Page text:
As in Korea two weeks ago, car set-up at the Buddh International Circuit will be a delicate balance between straight-line speed and cornering grip. There was a huge amount of evolution in the track surface over the course of last year’s race weekend and, given that the asphalt hasn’t been used much in the intervening 12 months, the engineers expect similar improvements this year.
Both Vodafone McLaren Mercedes drivers finished in points-scoring positions at this race last year, Jenson coming home second and Lewis seventh. Both men are aiming for the podium next Sunday.
- Race distance 60 laps (190.924 miles/307.249km)
- Start time 15:00 (local)/09:30 GMT
- Circuit length 3.185 miles/5.125km
- 2011 winner Sebastian Vettel (Red Bull Racing) 60 laps in 1hr30m35.002s (203.513km/h)
- 2011 pole Sebastian Vettel (Red Bull Racing) 1m24.178s (219.178km/h)
- Lap record Sebastian Vettel (Red Bull RB7) 1m27.249s (211.463km/h)
McLaren at the Indian Grand Prix
- Wins -
- Poles -
- Fastest Laps -
Car 3: Jenson Button
- Age 32 (January 19 1980)
- GPs 224
- Wins 14
- Poles 8
- FLs 7
- 2012 points 131 (6th)
- India record 2011 Q4 R2
“Through no fault of my own, my weekend in Korea was a wasted opportunity – but it’s already far behind me, and I’m really looking forward to these next two back-to-back races.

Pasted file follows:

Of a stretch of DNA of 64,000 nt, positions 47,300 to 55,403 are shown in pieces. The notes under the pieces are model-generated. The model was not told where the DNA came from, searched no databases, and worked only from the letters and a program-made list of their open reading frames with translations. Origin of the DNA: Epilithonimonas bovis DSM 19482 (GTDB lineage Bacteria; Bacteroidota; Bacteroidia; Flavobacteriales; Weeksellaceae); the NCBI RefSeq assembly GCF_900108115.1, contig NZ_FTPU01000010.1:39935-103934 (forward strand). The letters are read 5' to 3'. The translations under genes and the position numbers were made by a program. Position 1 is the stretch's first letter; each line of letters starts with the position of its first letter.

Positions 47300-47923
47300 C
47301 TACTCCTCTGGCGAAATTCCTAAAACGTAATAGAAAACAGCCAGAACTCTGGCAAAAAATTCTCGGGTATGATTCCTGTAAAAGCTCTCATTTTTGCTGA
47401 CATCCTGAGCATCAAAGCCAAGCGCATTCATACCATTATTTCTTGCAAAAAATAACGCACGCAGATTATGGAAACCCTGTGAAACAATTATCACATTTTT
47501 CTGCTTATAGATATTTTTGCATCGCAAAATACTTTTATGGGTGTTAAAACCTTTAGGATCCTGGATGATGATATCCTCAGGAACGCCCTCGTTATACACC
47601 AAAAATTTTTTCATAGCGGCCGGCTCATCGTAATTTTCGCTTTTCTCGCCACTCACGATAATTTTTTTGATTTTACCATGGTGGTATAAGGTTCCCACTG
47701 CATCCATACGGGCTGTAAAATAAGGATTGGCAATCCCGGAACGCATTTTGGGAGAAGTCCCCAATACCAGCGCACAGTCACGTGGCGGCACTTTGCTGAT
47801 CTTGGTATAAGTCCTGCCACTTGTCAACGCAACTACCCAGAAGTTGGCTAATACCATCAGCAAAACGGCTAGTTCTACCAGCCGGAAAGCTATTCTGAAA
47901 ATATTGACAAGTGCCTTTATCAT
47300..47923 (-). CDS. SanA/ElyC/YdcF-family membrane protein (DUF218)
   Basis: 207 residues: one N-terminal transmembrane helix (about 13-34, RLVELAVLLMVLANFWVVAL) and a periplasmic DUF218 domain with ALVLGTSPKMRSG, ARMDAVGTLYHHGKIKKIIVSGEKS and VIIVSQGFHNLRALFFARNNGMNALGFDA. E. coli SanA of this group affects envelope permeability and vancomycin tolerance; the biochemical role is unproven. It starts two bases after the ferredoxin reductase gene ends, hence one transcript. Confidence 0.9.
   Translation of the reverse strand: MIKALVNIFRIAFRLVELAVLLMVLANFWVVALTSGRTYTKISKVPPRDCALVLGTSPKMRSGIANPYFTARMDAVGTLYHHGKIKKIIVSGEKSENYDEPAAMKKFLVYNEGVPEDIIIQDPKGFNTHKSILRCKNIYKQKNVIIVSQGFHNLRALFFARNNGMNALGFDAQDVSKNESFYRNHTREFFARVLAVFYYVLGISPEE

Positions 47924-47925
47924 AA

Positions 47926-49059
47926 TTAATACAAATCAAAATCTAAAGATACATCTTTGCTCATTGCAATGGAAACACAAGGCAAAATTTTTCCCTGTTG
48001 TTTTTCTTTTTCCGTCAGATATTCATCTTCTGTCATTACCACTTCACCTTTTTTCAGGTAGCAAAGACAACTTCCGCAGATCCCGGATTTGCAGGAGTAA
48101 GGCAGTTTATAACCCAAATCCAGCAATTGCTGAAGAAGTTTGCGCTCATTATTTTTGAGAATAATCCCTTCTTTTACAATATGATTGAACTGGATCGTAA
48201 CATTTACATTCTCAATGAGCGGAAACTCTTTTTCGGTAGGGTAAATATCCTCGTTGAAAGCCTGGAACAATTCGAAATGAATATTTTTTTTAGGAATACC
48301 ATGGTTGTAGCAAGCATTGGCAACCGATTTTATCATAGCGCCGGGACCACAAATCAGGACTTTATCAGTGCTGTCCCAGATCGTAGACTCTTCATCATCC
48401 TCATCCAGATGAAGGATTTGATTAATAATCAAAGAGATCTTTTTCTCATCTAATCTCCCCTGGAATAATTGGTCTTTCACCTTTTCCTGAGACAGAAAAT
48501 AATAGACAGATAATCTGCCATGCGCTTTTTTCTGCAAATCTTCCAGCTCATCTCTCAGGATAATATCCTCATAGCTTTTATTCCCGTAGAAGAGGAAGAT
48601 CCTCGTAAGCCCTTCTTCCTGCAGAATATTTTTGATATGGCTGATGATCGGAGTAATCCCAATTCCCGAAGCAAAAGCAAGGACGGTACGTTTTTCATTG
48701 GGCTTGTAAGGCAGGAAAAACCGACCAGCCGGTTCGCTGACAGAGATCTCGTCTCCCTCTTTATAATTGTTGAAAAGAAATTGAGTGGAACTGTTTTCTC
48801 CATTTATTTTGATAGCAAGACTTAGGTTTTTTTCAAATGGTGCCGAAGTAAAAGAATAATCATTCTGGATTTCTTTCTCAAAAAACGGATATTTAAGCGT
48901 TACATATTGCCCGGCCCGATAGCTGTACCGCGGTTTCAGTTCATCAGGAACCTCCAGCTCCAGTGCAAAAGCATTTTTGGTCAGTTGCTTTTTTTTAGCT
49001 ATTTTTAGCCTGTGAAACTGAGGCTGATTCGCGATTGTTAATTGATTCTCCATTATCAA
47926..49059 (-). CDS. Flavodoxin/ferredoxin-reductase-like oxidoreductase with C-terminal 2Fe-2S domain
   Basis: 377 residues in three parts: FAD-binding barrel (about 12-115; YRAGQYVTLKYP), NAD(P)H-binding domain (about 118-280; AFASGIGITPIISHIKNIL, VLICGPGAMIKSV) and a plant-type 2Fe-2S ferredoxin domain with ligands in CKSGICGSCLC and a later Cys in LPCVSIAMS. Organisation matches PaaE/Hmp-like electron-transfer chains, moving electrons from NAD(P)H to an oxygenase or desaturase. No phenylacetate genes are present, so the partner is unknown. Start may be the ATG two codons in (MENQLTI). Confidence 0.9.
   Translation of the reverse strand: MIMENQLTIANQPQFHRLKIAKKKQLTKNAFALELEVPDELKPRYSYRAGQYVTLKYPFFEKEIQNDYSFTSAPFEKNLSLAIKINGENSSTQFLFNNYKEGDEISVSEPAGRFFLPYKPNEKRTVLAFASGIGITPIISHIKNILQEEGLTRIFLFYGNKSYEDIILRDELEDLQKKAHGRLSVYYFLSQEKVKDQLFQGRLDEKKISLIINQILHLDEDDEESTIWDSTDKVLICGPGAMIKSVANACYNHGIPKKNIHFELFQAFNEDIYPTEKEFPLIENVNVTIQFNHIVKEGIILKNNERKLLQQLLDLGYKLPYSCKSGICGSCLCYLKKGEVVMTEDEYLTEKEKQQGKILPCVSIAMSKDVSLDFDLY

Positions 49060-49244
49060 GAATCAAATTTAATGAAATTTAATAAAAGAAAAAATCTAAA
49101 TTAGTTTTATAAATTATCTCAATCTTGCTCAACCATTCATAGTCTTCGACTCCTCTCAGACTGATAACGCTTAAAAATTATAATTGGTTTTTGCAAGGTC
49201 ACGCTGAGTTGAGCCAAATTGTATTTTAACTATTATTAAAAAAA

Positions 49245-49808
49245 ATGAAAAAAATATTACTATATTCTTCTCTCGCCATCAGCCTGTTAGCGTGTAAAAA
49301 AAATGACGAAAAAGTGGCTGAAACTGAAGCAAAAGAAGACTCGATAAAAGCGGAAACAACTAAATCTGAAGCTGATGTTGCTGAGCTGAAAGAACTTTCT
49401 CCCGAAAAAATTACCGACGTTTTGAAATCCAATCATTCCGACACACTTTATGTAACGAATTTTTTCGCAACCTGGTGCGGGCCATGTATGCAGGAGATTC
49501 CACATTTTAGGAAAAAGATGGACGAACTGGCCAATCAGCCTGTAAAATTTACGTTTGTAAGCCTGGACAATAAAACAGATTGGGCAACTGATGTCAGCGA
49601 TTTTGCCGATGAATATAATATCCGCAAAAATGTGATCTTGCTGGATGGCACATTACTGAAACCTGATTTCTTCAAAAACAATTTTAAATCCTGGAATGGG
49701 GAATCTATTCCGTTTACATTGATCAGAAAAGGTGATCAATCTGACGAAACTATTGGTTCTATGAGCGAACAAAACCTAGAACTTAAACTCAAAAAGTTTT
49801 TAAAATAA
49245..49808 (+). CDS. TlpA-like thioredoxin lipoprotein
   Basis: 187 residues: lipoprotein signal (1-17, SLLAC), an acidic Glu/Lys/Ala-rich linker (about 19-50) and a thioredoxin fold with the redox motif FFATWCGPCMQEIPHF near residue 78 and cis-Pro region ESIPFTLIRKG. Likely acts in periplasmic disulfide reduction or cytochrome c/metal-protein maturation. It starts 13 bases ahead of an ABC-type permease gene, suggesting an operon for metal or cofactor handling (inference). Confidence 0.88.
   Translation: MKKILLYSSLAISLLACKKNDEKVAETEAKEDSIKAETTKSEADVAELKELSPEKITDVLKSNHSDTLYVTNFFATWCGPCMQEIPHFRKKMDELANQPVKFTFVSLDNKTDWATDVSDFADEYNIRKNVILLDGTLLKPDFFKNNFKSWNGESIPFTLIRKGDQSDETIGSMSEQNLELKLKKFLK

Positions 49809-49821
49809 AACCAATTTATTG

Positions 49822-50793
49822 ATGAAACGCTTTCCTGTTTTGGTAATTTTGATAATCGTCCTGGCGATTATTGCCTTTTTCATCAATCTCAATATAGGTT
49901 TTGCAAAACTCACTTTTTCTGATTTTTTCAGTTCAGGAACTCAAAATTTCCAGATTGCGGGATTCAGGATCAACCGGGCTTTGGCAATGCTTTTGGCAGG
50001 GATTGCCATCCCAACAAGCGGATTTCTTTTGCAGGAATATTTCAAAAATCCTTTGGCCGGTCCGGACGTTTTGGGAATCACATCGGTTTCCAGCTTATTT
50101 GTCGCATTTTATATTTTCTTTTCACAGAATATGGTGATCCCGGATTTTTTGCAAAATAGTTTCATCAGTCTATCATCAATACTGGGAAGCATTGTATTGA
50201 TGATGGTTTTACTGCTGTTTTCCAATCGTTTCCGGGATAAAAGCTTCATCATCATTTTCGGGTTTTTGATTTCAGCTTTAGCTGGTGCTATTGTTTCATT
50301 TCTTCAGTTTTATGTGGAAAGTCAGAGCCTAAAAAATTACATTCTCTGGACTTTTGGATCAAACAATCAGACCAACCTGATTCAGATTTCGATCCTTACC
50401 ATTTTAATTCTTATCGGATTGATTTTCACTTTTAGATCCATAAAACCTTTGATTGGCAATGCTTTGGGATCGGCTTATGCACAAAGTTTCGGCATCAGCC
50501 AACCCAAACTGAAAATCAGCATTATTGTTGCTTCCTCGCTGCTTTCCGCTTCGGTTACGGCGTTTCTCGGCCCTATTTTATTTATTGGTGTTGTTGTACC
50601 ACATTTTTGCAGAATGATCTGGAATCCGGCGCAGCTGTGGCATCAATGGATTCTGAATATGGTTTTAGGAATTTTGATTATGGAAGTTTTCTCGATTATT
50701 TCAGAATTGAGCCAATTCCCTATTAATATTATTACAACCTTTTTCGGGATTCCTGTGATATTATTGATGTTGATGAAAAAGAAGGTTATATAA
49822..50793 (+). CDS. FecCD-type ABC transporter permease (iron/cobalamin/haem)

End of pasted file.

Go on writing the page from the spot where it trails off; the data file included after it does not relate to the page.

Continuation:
“The Indian Grand Prix went well for me last year – I had an absolutely straightforward drive, running second from start to finish. It’s a circuit I like: it has a good feel to it, and you can tell it’s quite different from the normal places we visit.
“There are a couple of unusual factors: firstly, the approaches to Turns Three and Four are incredibly wide – almost like a motorway – in order to stimulate different lines into the corner and encourage overtaking. I hear that’s an element that’ll be carried over to the new track at Austin, too.
“Secondly, the combination of Turns 10 and 11 is also pretty special – it’s a huge, bowl-shaped double-apex right-hander, a bit like Spoon at Suzuka. It’s unusual for a new circuit to have such fast corners, and it’s really enjoyable when you get the car hooked up through there – the lateral g feels great.